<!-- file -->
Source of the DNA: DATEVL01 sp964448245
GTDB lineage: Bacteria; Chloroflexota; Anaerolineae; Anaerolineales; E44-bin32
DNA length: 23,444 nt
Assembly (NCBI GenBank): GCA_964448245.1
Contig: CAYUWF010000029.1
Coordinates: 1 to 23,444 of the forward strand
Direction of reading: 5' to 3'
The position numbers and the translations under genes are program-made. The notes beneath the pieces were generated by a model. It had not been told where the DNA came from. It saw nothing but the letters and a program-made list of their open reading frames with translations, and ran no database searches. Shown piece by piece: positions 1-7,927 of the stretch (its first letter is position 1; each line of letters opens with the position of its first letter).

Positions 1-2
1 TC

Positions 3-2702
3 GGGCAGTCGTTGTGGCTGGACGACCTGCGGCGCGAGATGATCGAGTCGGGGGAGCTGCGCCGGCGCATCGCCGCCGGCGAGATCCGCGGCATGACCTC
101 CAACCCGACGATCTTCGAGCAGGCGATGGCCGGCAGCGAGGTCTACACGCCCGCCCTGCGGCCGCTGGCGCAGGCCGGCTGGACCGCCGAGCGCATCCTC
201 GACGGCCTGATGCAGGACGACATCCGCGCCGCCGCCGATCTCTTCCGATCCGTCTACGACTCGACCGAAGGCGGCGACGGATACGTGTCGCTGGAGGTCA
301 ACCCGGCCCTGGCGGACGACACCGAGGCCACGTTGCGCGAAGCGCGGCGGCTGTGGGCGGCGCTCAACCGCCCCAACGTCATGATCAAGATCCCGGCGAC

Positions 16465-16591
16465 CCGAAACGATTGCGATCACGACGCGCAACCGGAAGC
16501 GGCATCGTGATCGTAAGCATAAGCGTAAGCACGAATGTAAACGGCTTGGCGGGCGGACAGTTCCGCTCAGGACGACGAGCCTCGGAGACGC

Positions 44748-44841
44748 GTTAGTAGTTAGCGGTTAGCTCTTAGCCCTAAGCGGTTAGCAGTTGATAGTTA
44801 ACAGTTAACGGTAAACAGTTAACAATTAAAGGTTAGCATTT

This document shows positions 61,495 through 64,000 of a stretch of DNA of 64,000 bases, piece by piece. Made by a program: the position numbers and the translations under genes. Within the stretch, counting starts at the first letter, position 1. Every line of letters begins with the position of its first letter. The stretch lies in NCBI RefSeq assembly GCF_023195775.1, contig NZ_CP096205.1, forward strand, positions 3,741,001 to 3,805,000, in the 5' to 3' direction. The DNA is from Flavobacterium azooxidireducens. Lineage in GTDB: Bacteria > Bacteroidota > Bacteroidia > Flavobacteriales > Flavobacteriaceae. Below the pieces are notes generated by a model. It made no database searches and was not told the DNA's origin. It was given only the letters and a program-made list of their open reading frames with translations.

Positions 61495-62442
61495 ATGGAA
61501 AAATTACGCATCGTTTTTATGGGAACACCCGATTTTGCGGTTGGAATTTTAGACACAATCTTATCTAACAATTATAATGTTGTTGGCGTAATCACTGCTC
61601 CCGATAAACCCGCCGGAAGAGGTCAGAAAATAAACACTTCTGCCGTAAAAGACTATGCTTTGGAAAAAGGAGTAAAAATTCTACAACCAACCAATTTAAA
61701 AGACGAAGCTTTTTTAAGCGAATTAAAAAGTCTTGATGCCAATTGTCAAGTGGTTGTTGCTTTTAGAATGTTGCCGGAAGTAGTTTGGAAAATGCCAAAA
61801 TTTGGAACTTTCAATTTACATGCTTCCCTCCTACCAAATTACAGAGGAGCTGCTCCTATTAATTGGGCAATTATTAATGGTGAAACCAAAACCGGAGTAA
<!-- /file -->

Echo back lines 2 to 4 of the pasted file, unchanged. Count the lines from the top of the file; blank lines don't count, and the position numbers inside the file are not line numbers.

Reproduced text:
GTDB lineage: Bacteria; Chloroflexota; Anaerolineae; Anaerolineales; E44-bin32
DNA length: 23,444 nt
Assembly (NCBI GenBank): GCA_964448245.1